This annotated image of the southern region of Sputnik Planum illustrates its complexity, including the polygonal shapes of Pluto’s icy plains, its two mountain ranges, and a region where it appears that ancient, heavily-cratered terrain has been invaded by much newer icy deposits. The large crater highlighted in the image is about 30 miles wide, approximately the size of the greater Washington, DC area.
    Photo by NASA/JHUAPL/SwRI.

    The surface of Pluto is cold — 38 Kelvin or -391 degrees Fahrenheit — so how could ice be so dynamic when the temperature is so frigid?

    When asked to speculate, New Horizons project leader Alan Stern said that even though the outer surface of Sputnik Planum looks frozen, its inner layers could be made of flowing ice or might even be liquid.

    “If you get down tens of meters, the pressure from the overburden of ice can actually change the properties of the [frozen] nitrogen, so that it’s getting warmer. So it’s much more able to flow. There may even be conditions where you can get liquid nitrogen flowing below a deep layer of ice,” Stern said.

    McKinnon agreed: “Even at 38 kelvin solid nitrogen would creep.”

    Flyover of Hillary and Norgay Montes. Features as small as one-half mile (1 kilometer) across are visible. Video by NASA/JHUAPL/SwRI.

    All of those revelations came from images taken before the New Horizons’ closest approach on July 14. The second set of new surprises came from the moments after the probe’s flyby, as it stared back at Pluto.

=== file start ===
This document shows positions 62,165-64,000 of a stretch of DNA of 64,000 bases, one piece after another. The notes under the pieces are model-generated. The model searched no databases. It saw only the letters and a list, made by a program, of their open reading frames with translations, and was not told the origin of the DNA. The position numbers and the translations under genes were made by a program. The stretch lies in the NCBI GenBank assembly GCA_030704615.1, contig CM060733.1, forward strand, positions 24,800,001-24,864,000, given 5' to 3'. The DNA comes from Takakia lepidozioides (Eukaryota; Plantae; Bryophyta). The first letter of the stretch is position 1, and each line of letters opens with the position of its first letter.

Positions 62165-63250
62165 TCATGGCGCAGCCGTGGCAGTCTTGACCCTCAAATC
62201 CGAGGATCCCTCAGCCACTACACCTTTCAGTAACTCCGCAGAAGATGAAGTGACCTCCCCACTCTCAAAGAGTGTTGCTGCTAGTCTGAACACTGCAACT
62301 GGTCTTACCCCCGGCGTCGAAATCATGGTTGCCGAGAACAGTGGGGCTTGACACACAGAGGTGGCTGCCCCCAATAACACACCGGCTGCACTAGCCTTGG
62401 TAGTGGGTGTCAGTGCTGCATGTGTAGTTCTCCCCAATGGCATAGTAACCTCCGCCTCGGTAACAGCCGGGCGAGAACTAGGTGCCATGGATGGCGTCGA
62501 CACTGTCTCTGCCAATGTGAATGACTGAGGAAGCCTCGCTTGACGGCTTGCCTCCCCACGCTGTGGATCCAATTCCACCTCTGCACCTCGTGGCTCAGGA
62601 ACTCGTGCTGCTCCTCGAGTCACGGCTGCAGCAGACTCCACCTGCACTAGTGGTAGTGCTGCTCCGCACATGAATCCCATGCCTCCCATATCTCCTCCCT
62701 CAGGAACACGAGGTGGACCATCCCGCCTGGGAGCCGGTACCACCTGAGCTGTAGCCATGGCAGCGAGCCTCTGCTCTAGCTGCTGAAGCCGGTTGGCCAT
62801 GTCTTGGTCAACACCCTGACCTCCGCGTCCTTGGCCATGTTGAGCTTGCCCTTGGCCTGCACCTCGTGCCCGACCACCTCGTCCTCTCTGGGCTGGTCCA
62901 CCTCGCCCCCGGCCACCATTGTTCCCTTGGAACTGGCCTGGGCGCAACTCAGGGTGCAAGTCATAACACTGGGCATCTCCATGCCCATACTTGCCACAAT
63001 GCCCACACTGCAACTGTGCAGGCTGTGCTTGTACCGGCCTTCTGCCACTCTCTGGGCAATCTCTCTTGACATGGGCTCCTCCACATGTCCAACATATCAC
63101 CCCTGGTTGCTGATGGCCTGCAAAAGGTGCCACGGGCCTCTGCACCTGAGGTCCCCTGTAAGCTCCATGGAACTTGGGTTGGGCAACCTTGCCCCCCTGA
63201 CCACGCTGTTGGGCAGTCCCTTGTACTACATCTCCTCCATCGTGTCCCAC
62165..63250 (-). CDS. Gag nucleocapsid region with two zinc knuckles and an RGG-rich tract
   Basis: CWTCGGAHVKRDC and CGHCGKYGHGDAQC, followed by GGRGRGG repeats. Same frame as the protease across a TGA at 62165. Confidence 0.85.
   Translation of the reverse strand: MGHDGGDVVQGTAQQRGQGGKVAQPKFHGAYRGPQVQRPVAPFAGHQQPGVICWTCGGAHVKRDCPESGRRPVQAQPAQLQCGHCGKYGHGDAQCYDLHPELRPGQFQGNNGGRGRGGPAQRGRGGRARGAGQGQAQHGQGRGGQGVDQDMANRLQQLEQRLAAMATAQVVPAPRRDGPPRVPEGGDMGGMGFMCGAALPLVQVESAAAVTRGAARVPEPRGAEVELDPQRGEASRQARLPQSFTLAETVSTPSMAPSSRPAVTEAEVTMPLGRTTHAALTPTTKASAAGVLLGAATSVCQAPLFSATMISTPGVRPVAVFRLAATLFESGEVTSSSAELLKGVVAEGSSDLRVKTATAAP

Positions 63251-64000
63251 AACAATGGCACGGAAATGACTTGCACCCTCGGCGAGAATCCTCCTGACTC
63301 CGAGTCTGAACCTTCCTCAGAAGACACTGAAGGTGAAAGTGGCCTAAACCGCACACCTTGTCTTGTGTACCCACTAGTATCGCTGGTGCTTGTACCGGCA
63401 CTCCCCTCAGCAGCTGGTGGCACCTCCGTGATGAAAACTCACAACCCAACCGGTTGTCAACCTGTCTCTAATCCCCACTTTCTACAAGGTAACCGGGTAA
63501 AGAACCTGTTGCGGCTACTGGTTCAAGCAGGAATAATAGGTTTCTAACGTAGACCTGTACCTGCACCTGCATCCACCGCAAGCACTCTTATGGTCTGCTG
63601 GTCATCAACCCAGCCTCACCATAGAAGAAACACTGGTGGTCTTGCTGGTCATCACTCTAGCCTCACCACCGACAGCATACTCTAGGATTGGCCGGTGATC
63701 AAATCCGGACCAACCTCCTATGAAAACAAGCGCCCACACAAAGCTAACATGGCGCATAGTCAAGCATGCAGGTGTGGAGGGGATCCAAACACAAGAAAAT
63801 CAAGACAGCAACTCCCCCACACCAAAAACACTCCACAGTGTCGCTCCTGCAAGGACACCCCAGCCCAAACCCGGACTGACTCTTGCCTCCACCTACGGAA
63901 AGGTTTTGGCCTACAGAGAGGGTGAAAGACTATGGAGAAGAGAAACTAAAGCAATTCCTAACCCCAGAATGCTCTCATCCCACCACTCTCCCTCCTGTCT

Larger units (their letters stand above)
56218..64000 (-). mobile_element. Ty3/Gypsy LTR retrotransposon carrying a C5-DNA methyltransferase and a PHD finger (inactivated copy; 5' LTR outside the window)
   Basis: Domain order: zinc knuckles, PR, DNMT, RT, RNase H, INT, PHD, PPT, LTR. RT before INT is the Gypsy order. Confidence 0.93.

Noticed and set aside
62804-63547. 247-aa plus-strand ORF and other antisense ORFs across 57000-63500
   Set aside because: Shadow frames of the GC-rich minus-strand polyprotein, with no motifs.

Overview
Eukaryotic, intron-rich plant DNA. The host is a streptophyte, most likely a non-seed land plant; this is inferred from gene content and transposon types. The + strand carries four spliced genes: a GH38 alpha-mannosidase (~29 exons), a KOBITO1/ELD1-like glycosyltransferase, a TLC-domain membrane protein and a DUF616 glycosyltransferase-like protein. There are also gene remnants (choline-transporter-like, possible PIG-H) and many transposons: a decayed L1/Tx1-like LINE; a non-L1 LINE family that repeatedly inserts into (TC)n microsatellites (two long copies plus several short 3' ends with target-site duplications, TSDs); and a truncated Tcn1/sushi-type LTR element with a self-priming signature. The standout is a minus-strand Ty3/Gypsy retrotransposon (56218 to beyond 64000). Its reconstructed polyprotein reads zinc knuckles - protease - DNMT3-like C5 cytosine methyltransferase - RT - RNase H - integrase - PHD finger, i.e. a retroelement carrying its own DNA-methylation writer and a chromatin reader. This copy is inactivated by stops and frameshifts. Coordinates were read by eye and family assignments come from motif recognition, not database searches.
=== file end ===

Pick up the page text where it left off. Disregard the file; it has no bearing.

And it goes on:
The New Horizons atmosphere team recorded a luminous haze surrounding the icy planet, as it eclipsed the probe’s view of the sun.

    Backlit by the sun, Pluto’s atmosphere rings its silhouette like a luminous halo in this image taken by NASA’s New Horizons spacecraft around midnight EDT on July 15. This global portrait of the atmosphere was captured when the spacecraft was about 1.25 million miles from Pluto and shows structures as small as 12 miles across. The image, delivered to Earth on July 23, is displayed with north at the top of the frame. Photo by NASA/JHUAPL/SwRI.

    Backlit by the sun, Pluto’s atmosphere rings its silhouette like a luminous halo in this image taken by NASA’s New Horizons spacecraft around midnight EDT on July 15. This global portrait of the atmosphere was captured when the spacecraft was about 1.25 million miles from Pluto and shows structures as small as 12 miles across. The image, delivered to Earth on July 23, is displayed with north at the top of the frame.
    Photo by NASA/JHUAPL/SwRI.

    “We’ve known for 25 years that Pluto has an atmosphere, but this is our first picture of the atmosphere,” said Michael Summers, New Horizons co-investigator of George Mason University in Fairfax, Virginia.

    The haze extends at least 100 miles above the surface, which is five times farther than the team had originally predicted. The team suspects that the sun’s UV rays cause chemical reactions with methane gas in Pluto’s atmosphere. The result is two chemicals — ethylene and acetylene — that produce the haze layers in the sky. Then, at some point, another chemical reaction produces tholins, a dark hydrocarbon compounds that settle onto Pluto’s surface as a reddish hue.

    Backlit by the sun, Pluto’s atmosphere rings its silhouette in this image from NASA’s New Horizons spacecraft. Hydrocarbon hazes in the atmosphere, extending as high as 80 miles above the surface, are seen for the first time in this image, which was taken on July 14. New Horizons’ Long Range Reconnaissance Imager captured this view about seven hours after the craft’s closest approach, at distance of about 225,000 miles from Pluto. Inset: False-color image of hazes reveals a variety of structures, including two distinct layers, one at 50 miles above the surface and the other at about 30 miles. Photo by NASA/JHUAPL/SwRI